Difference between Diesel and Gas Engines

March 8, 2017 by Editorial Team

In recent decades, vehicles running on diesel engines always held an advantage over their gasoline engine counterparts in a number of aspects. But with all the technological advancements in engine performance, gasoline-powered cars have caught up by now, haven’t they? Let’s find out by establishing the most basic differences between the two.


Diesel vs Gas Engines
A diagram showing how a diesel engine works

A diesel engine works by the ignition of diesel fuel injected into a combustion chamber. It is an internal combustion engine where a spark is not required to ignite the fuel; instead, air subjected to tremendous pressure becomes superheated and ignites the injected, atomized diesel fuel. The diesel engine is also called a compression-ignition engine.

Diesel engines do not use spark plugs to burn fuel, which means no ignition tune-ups are needed. This distinct feature also contributes to the diesel engine’s fuel efficiency. However, diesel engines do require regular maintenance. Diesel-powered cars are usually expensive, not to mention the higher price of diesel fuel at the pump. Diesel engines are capable of producing a greater amount torque, which is why larger trucks run on them. While fuel efficiency is dependent on several factors (e.g., drag, engine parameters), passenger cars using diesel engines are 30% fuel efficient.

Although newer diesel engines have been improved for cleaner emissions, they still produce harmful by-products such as soot, carcinogens, and nitrous oxide. Burning a gallon of diesel can produce nearly 23 pounds of carbon dioxide. About 440 million metric pounds of carbon dioxide emissions from diesel-powered vehicles were recorded in the US in 2015.

A diagram of a piston cylinder in gas engine

Gas-powered vehicles are internal combustion engines that run on gasoline fuel. This gasoline fuel mixes with the air before getting inducted into the cylinder during intake. The piston compresses the mixture of fuel and air is ignited by a spark plug, creating combustion.

Most cars in the US make use of gas engines. Passenger cars powered by gas engines are usually 20% fuel efficient and less expensive to maintain. A gas engine is typically lightweight and runs a maximum of 4,000 hours in its lifetime. There are less vibrations and noise as well. A car burning a gallon of gasoline can produce about 19.64 pounds of carbon dioxide. In 2015, nearly 1,105 million metric pounds of carbon dioxide emissions were produced by gas-powered engines.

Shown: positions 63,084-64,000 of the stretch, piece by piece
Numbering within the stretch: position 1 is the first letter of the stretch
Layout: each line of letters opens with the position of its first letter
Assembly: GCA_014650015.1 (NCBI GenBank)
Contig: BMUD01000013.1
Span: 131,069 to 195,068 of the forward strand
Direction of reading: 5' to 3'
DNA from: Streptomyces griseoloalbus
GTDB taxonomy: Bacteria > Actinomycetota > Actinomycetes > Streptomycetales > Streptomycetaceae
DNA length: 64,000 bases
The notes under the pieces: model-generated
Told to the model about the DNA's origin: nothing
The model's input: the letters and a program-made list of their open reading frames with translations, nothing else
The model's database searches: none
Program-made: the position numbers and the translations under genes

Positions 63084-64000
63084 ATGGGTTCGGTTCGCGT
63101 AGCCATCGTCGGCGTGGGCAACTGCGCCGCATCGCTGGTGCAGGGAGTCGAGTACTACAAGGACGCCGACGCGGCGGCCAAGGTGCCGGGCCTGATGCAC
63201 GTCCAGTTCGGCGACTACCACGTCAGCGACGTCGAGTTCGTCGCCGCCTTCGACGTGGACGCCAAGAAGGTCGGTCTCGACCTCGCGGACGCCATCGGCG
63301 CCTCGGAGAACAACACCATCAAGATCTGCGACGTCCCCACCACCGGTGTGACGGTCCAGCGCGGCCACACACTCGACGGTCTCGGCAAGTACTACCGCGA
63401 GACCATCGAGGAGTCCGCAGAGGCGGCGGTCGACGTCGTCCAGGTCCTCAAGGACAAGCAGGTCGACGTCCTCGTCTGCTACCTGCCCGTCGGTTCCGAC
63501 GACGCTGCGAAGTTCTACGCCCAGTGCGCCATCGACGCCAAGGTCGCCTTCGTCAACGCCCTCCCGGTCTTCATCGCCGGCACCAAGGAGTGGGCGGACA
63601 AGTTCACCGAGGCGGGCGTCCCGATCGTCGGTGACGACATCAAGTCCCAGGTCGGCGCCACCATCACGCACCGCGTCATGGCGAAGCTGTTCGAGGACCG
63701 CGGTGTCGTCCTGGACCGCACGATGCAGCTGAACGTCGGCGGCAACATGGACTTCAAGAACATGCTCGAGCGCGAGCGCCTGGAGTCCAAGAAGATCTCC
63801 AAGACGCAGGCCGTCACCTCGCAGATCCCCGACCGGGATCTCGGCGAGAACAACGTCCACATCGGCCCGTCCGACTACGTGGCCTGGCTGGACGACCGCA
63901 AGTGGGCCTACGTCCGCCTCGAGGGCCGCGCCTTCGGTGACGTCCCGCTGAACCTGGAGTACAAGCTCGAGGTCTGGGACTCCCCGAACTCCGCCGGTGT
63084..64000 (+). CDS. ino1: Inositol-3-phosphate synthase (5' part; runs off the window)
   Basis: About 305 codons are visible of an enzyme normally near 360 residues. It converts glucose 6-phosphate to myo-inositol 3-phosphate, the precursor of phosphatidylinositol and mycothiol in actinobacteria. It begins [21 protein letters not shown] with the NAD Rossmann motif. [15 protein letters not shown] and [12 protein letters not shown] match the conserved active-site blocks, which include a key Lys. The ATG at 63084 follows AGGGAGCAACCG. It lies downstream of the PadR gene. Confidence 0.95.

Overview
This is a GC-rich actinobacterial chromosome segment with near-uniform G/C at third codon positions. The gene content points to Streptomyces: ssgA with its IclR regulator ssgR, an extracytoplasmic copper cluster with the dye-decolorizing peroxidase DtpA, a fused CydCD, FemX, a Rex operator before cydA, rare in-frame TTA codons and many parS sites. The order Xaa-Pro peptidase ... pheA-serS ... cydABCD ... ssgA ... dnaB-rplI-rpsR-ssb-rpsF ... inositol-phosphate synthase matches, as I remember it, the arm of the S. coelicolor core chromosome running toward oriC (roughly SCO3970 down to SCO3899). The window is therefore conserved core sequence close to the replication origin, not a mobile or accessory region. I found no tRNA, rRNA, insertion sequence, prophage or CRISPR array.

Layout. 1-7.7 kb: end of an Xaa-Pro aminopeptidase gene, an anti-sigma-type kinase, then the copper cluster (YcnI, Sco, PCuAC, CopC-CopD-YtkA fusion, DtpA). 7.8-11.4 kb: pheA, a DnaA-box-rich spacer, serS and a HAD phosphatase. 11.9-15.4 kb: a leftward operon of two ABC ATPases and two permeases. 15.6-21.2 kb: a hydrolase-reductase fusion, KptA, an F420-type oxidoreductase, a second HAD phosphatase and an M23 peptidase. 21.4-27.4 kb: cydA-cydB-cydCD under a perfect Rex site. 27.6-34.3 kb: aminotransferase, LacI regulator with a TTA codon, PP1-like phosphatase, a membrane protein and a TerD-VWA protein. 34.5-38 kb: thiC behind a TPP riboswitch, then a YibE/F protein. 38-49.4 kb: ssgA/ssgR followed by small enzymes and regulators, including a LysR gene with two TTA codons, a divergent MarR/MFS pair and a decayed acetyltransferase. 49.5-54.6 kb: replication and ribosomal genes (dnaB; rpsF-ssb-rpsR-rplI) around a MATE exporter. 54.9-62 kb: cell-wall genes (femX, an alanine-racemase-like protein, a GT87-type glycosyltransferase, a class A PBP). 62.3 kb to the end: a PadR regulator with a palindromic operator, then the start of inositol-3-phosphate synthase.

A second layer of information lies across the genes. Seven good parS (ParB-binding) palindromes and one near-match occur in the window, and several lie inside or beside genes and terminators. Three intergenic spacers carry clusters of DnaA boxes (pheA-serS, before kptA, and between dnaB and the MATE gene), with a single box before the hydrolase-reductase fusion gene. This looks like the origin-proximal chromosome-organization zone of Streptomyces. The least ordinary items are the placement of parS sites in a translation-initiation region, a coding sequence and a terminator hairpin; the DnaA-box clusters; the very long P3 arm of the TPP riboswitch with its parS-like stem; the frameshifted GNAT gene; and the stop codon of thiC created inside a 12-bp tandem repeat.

The quality of gasoline fuel is measured by its ability to resist knocking and is determined by its octane rating. Gasoline is offered in various levels of octane ratings. Gas engines are made up of lighter components, thus they have better power-to-weight ratio and acceleration.

Diesel vs Gas Engines

So, what’s the difference between diesel and gas engines? Diesel-powered engines do not need a spark to ignite the fuel to start the combustion process, and ultimately get the engine to start running. Gas engines start the combustion process with a spark coming from a spark plug, whereas a diesel engine uses highly pressurized air to ignite the fuel. In addition, diesel engine parts are built stronger compared to gas engine parts.

Diesel engines produce more torque, but do not have the power and acceleration of gas-powered engines. For this reason, trucks and larger vehicles rely on diesel engines for climbing hills or carrying heavy loads. Moreover, gas engines are now turbocharged and made lighter to become more fuel efficient.

Comparison Chart

Ignites fuel by using compressed, superheated airIgnites fuel-air mixture by using a spark plug
Can run up to about 250,000 mi (400,000 km) without an overhaulCan run up to about 200,000 miles (325,000 km)
Can produce more torqueCan produce more power
Fuel efficiency usually at 30% (passenger cars)Fuel efficiency usually at 20% (passenger cars)


This short YouTube video tells more about gas and diesel engines.